Haneen Ahmad

Produced by: Sharq.Org
Part of the Curated Collection: Conflict, Migration & Identity,
Original Interview Length:
Interview Location: Syria
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Haneen Ahmad is a Syrian woman from Homs, currently living in Damascus. Here, she talks to us about her sense of identity as a Syrian:

The question of identity is fraught, not easy at all, because given the way we live, each person has several different layers of identity. For example, I feel like my own identity has three dimensions. There’s the national one, which exploded in 2011. We discovered that it was an important thing to think about, and that it had in fact been fragmented, and has only grown more fragmented over the course of the last ten years. Then there’s the identity I created, or acquired, or chose. This is the one related to my personality. As a secular and liberated person I can choose the way I wish to live, the values and principles I want to embody, or the characteristics I wish to reflect to the outside world. Then, the third layer is the primary identity that I took from my family, my community, my city, my sect, my religion, my school, and my memory. These are the three kinds of identity, and if we were anywhere other than Syria maybe they would be more aligned. But here today we really have a problem touching any one of them. And so the question now is: can these three different dimensions of identity become compatible with one another? Or must they always remain in conflict?

On the way the conflict has impacted her sense of identity:

I used to think I had a good grasp of Syrian diversity and different Syrian identities, all of which are tired to sect and religion and community. But I call what happened after 2011 an explosion of all the identities that we had repressed as Syrians. This clash between all these narrow identities occurred because we can’t understand our relation to our national identity, or how we can all coexist together. This was a crisis for me and so many others of my generation. There was a very sharp divide, and a lot of tension as you tried to test your belonging to these narrow identities. You were forced in fact to tie your national identity to that narrower one. What I want to say is that the direct relation of the conflict to my Syrian identity made me test those other identities that fall under the national one. I tested other people’s identities too, and I came to find that I had several layers of identity in me: a rural one, a civil one, and a sectarian one.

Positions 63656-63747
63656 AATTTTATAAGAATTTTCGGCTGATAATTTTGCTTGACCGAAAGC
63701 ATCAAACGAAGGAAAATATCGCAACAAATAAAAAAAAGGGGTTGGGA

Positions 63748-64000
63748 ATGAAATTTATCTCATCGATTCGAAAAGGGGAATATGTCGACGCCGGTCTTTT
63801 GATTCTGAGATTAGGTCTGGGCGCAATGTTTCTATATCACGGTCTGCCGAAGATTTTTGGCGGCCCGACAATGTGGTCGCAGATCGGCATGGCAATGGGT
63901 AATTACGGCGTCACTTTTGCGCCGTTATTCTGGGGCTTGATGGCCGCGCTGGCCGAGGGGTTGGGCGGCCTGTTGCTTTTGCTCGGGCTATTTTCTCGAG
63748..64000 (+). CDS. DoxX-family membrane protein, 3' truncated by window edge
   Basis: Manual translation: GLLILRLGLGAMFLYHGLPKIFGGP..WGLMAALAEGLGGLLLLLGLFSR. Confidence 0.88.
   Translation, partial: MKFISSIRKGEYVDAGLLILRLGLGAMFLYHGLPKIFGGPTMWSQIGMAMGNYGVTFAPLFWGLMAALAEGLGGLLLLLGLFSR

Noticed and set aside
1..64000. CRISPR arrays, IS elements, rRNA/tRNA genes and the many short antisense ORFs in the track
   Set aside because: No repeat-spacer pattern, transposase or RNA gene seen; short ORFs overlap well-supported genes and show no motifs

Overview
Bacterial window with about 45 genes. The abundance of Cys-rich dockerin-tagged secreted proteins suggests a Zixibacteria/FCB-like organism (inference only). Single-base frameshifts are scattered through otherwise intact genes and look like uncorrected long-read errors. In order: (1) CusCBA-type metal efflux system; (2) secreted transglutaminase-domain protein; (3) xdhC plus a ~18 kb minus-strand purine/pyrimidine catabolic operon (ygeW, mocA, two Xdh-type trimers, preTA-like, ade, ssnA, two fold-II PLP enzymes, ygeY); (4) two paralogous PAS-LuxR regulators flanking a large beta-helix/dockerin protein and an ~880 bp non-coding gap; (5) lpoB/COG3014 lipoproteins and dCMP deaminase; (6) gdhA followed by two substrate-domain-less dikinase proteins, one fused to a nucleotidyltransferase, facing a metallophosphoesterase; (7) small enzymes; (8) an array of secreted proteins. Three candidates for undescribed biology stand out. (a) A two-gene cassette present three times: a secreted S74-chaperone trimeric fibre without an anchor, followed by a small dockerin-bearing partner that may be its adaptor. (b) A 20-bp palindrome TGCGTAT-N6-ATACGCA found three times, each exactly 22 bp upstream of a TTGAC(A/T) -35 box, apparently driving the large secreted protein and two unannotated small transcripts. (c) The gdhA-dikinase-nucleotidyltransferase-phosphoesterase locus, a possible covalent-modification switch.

On how the different outcomes of the conflict might impact her sense of identity:

The impact of the conflict on identity was quite decisive. If there’s a peaceful transition the results will be different. The conflict created a very rough friction, revealing our identities very harshly. Because after the nation state was created in the 1940s, Syrians were never given a chance to become aware of themselves, and the Syrians that found themselves confined in this geography had never had the opportunity in the first place to get a sense of their identities. This war then revealed all of this in the most shocking way. Even more deeply, we were forced to take political sides based on our identities. We were being tested on our identities every day on a national level. The different sides of the conflict played on people’s senses of identity in very profound ways in order to fuel the conflict and to force us to take sides and stand against one another on the basis of our identity. The Syrians who immigrated had to confront all these collective losses and can now see these different identities from a calmer perspective.

On how the practice of traditions and customs influences her sense of identity:

There are so many things I practice, the most important of which, and the one that makes me feel most Syrian, is the fact that I still live in the country. Another thing is that I’m still very attached to the idea of going back to my village with my father, to go back with him to our land and help plant and work the land. We grow pistachios, and one of our rituals is going back every year during the harvest season to gather the nuts. I also love Syrian food, and I love how when I visit my grandmother or mother they cook will cook the things I love: chickpeas and bulghur, stuffed grape leaves, hareeseh, maqlouba, moloukhiya, and most importantly, thrice-distilled homemade arak. I’ve traveled a lot, but I’ve never had this thrice-distilled homemade arak anywhere but Syria. I also love the Syrian accent, and how we pronounce the Arabic letter “qaf”, because the people of my village are part of my identity. This is my Syrian identity.

If she had to briefly define her sense of identity:

My Syrian identity is what was left to me by my grandfather, which is the land, and what was left to me by my father, which are my values, and what I gave to myself, which is my sense of openness and secularism.